The Wet Kiss revisited: An Oahu experience

Lancaster and Kerr, risque by 1953 standards

It was late afternoon and we were wheeling along on 72 east of Honolulu, bound for Sandy Beach.  We had just passed Koko Head when a long-repressed thought sprung to mind.  I had Nebra turn off into the parking lot at the Halona Blowhole.   There was something I had to see 58 years after the fact.

I wanted to see Halona Cove Beach, the beach where a famous kiss had taken place in the 1953 film From Here to Eternity.  The scene depicted the stars, Deborah Kerr and Burt Lancaster, lying in the sand in swimsuits, embracing and kissing as the surf rushed over them.   The kiss itself lasted only a few seconds, but was so wonderfully set up by the script that it became super-charged with eroticism and ultimately an iconic moment in film history.  Even if you’ve never seen Eternity, chances are you’ve seen a still photo of the kiss or one of the many cheap imitations, like in the Brando Mutiny on the Bounty.

Without the brilliant script from screenwriter Daniel Taradash, there would have been no kiss, probably no  beach scene and perhaps no movie. 

Harry Cohn, president of Columbia Pictures, acquired film rights to James Jones’s best-selling novel of 1952 by the same title for $82,000.  The movie industry scoffed.  The book was too long, 850 pages, and couldn’t be boiled down into a 2-hour movie, as Cohn demanded, not to mention being loaded with such risqué subjects as adultery, prostitution, sadism and, say some, homosexuality.  Also, set as it was in the days leading up to the Japanese attack on Pearl Harbor, Jones took dead-aim at a U.S. military flush with corruption and inhumane treatment of its soldiers.  Not good karma for a director, Fred Zinnemann, who wanted to shoot on location at Schofield Barracks and needed the Army’s permission.  For those controversial reasons,  the project was known around Hollywood as “Cohn’s folly.”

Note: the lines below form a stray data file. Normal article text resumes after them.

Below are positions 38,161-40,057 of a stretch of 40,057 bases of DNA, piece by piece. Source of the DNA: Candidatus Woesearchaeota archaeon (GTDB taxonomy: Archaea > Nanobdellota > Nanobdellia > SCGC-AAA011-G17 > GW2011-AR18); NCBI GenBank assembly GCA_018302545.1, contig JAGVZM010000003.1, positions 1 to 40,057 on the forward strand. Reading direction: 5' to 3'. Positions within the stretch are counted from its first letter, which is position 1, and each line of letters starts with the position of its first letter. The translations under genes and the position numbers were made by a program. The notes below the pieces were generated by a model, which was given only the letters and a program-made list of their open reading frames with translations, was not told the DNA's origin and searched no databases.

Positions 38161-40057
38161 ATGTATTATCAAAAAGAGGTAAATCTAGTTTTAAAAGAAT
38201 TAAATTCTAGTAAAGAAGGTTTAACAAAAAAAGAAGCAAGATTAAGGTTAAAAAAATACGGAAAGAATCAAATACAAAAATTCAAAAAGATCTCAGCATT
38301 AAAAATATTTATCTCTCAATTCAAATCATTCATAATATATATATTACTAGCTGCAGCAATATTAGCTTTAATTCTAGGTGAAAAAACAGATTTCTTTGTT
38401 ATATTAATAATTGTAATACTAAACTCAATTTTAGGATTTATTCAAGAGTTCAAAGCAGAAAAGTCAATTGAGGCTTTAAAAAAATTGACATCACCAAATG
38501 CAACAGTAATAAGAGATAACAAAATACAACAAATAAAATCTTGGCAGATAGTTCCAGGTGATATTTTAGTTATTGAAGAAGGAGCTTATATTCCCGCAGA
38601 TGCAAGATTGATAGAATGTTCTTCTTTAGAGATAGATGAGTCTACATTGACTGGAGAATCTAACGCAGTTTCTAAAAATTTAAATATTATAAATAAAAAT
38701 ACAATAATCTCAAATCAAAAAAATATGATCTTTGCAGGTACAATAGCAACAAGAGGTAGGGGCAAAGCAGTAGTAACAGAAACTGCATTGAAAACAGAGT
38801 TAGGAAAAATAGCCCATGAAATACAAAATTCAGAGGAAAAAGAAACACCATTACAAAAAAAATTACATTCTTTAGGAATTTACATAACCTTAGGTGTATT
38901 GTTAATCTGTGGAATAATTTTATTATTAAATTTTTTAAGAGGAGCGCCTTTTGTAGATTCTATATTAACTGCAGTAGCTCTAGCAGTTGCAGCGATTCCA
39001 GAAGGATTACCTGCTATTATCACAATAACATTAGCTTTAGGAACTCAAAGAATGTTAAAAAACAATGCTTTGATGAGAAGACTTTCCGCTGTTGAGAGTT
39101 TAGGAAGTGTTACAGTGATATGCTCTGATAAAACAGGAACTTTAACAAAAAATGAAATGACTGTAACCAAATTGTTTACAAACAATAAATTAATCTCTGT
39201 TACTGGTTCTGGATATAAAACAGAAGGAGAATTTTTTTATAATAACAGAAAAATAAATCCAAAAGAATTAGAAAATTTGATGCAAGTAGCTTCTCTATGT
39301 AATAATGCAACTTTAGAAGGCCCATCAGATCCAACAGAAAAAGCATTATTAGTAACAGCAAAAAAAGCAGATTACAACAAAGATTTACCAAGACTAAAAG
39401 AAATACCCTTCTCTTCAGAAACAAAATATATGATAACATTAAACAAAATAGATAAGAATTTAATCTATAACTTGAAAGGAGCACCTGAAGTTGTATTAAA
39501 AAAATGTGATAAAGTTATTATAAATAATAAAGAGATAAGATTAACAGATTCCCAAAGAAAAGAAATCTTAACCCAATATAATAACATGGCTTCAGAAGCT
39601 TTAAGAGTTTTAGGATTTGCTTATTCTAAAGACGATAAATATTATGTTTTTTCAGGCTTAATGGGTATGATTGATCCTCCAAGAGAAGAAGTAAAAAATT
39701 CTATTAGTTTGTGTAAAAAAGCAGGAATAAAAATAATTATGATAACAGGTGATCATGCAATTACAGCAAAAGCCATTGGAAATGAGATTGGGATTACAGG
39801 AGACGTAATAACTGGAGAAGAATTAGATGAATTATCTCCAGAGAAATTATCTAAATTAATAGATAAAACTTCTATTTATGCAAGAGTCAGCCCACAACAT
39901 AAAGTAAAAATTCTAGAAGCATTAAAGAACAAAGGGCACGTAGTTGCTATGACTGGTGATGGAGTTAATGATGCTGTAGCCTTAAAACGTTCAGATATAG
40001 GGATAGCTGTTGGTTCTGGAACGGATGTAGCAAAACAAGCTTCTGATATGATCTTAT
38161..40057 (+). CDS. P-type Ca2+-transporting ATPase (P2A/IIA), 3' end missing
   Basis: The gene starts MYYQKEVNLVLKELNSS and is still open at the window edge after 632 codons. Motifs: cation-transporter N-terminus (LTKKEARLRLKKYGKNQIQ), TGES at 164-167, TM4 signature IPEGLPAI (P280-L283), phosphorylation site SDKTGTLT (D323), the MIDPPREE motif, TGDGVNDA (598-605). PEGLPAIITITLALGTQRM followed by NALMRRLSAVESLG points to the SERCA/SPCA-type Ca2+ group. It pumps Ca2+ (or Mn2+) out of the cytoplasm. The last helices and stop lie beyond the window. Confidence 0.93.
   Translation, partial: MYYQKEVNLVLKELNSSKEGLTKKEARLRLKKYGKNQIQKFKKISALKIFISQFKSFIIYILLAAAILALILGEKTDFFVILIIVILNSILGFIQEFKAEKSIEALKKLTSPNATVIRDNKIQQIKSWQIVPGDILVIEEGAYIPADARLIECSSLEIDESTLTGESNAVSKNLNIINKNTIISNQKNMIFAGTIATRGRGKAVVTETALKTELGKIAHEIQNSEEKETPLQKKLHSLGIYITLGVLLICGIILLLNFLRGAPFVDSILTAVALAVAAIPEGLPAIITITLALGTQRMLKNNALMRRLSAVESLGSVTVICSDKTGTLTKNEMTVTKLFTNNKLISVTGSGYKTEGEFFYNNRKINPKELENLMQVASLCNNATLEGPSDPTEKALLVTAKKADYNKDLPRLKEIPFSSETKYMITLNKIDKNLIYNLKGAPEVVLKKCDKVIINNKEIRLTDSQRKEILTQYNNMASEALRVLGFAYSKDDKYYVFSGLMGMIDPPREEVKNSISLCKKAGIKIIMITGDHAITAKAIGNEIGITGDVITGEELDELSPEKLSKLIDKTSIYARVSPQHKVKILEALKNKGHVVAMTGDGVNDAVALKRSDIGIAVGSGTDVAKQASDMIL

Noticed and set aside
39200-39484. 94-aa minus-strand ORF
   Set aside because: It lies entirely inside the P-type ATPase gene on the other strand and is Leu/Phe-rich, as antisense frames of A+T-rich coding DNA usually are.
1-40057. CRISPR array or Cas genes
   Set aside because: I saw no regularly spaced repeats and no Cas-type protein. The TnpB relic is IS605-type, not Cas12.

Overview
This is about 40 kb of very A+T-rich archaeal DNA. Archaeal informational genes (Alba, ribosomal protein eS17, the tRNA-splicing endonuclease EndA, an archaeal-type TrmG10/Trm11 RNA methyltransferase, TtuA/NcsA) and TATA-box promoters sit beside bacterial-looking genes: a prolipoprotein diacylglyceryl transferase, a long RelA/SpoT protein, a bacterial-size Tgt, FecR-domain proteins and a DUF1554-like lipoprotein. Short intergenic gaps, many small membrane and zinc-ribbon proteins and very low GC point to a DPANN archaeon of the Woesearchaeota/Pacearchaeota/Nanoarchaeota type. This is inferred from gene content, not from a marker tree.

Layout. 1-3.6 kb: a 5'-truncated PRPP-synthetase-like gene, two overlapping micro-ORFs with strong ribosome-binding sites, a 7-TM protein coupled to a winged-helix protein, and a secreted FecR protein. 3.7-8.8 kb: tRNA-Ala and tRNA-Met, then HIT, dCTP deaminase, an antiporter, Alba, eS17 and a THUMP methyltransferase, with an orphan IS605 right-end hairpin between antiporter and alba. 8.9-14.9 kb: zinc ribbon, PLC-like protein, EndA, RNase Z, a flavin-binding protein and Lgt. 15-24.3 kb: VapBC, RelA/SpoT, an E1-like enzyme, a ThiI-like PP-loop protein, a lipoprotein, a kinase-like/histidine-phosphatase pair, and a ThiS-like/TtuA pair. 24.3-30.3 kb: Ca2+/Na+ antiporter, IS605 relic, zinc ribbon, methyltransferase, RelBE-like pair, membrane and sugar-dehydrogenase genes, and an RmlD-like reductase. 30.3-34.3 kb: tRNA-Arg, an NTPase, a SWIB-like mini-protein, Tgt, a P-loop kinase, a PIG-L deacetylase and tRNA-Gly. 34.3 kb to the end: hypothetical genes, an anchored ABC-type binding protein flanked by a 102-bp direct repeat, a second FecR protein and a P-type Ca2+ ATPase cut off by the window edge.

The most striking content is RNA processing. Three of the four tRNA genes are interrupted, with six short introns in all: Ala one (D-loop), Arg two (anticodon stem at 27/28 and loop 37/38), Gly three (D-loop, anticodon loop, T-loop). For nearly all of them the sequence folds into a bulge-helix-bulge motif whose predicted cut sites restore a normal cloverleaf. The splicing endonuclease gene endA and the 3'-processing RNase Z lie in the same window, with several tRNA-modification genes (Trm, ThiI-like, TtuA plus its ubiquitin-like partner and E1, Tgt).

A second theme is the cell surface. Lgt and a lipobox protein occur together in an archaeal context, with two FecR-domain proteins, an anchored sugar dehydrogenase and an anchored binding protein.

But Taradash, a 40-year-old with only one screen credit to his resume, came to the rescue.  He toned down the controversy, covered up the nudity and compacted the novel into a script of 1 hour, 58 minutes, all without compromising the author’s message.